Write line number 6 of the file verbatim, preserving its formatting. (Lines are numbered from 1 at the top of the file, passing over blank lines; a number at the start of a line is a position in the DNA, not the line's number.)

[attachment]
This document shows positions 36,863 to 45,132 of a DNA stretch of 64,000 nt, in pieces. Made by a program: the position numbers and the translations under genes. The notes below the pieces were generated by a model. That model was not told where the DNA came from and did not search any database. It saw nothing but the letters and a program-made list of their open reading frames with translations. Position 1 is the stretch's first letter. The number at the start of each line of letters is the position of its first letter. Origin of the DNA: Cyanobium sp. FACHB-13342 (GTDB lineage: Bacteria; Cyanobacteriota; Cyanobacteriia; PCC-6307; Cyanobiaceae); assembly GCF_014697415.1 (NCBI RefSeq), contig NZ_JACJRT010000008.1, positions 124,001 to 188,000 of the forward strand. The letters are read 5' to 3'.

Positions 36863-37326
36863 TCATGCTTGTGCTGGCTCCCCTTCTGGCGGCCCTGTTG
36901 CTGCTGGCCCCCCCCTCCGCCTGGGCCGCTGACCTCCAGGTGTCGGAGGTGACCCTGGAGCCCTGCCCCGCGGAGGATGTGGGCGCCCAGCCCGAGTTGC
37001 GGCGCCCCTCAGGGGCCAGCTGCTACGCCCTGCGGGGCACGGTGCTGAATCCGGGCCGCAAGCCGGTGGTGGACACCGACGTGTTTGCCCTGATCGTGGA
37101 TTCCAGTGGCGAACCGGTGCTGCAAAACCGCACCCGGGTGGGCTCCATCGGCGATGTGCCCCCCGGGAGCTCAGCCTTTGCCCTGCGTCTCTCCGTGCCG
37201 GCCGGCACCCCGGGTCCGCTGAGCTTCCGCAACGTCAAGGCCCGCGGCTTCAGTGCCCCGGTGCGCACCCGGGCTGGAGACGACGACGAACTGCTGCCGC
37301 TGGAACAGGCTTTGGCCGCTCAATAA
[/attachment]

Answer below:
37101 TTCCAGTGGCGAACCGGTGCTGCAAAACCGCACCCGGGTGGGCTCCATCGGCGATGTGCCCCCCGGGAGCTCAGCCTTTGCCCTGCGTCTCTCCGTGCCG